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Ritualized WritingBuddhist Practice and Scriptural Cultures in Ancient Japan$
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Bryan D. Lowe

Print publication date: 2017

Print ISBN-13: 9780824859404

Published to Hawaii Scholarship Online: September 2017

DOI: 10.21313/hawaii/9780824859404.001.0001

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Haunted by Demons, Watched by Kings

Haunted by Demons, Watched by Kings

(p.171) 6 Haunted by Demons, Watched by Kings
Ritualized Writing

Bryan D. Lowe

University of Hawai'i Press

Chapter six uses a case study of the transcription of three texts sponsored by Queen Consort Kōmyōshi in 748—the Scripture on Saving and Protecting Body and Life, Golden Light Sutra, and Scripture on Brahma’s Spirit Tablets—to reevaluate the political nature of ritual in ancient Japan. By emplacing kings and queens in a world in which they were haunted by ghastly attacks and answered to celestial kings who threated to punish the impious, it suggests that rulers were compelled to cultivate virtuous conduct or risk punishment in accord with the cosmological schemes they themselves promoted. It argues that Buddhist ideas were an authoritative force that structured ethical codes of conduct in ancient Japan. It outlines the processes through which these texts were copied, provides an overview of succession disputes in the eighth century, and interprets the content of the scriptures within the political world and the context at the scriptorium.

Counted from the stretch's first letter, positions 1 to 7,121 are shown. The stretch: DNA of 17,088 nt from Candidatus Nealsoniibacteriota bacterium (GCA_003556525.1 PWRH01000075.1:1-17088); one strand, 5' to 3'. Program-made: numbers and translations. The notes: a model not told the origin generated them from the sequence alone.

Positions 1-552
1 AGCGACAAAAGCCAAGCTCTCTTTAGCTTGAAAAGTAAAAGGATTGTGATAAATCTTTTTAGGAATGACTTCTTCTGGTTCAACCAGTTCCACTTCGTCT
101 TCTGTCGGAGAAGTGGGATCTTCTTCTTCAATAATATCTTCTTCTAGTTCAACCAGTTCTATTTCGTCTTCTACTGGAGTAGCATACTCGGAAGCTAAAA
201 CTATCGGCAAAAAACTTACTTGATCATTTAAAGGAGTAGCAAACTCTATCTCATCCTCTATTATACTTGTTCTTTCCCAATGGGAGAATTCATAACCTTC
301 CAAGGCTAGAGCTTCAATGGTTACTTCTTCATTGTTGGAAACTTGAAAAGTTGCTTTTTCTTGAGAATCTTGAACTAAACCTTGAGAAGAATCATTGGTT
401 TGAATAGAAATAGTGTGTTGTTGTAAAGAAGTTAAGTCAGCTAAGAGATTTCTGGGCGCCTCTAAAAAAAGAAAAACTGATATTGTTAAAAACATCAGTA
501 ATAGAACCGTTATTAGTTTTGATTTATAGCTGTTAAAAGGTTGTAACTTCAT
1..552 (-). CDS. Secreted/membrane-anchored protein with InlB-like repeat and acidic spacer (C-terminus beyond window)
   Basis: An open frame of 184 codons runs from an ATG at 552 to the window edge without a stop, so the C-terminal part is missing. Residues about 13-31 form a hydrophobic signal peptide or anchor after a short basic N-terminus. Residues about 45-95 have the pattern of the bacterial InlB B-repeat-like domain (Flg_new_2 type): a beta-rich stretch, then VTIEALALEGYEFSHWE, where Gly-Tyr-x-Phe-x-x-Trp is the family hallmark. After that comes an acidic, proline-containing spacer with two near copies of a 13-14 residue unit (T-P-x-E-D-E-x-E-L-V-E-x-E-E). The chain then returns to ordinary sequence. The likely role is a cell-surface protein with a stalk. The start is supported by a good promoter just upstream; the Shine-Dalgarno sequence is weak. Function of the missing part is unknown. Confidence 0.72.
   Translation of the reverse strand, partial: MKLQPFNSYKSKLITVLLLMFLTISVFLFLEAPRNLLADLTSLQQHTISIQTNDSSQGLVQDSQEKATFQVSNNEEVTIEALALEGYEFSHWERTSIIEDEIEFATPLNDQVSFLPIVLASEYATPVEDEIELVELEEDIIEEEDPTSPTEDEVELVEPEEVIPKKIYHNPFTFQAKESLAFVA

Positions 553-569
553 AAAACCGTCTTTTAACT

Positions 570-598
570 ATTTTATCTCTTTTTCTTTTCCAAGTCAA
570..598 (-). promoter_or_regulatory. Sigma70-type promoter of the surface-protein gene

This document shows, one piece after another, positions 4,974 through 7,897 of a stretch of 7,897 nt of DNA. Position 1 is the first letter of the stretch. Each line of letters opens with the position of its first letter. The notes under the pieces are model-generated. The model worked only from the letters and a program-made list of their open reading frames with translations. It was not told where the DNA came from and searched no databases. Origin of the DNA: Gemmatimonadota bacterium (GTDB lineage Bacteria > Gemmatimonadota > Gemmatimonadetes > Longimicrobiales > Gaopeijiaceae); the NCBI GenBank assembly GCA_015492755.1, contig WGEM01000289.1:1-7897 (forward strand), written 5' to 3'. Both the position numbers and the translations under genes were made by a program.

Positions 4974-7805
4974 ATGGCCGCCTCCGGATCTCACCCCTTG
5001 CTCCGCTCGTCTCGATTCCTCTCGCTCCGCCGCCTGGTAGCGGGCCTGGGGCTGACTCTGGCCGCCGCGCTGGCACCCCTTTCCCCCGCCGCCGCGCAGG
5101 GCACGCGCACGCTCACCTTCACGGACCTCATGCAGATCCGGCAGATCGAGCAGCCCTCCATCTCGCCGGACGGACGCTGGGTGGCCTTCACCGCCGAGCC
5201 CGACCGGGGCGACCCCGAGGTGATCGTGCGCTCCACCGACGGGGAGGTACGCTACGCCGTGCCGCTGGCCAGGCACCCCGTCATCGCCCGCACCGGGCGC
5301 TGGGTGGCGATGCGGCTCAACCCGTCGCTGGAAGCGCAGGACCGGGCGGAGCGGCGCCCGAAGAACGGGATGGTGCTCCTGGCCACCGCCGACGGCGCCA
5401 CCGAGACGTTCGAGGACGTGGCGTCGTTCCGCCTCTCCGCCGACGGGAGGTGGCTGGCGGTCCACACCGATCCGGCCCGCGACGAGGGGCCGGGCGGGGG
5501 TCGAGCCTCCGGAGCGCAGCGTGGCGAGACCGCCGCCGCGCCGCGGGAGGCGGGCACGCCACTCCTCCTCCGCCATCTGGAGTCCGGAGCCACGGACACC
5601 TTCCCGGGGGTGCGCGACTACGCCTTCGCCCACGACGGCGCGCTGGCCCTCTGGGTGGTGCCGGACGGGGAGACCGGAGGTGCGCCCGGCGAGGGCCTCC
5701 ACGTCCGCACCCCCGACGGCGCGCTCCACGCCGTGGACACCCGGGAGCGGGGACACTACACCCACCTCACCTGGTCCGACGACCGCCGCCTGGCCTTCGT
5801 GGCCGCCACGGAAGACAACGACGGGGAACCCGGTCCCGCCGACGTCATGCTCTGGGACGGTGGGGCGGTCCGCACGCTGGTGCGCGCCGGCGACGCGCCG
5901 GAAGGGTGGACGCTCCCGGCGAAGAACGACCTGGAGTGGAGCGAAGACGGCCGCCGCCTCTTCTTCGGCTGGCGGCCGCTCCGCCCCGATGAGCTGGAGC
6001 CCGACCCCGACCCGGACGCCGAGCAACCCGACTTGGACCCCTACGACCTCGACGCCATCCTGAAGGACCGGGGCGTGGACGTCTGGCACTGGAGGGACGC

Keywords:   Scripture on Saving and Protecting Body and Life, Golden Light Sutra, Scripture on Brahma’s Spirit Tablets, kingship, Kōken/Shōtoku, politics, ghosts, demons, divination, deities

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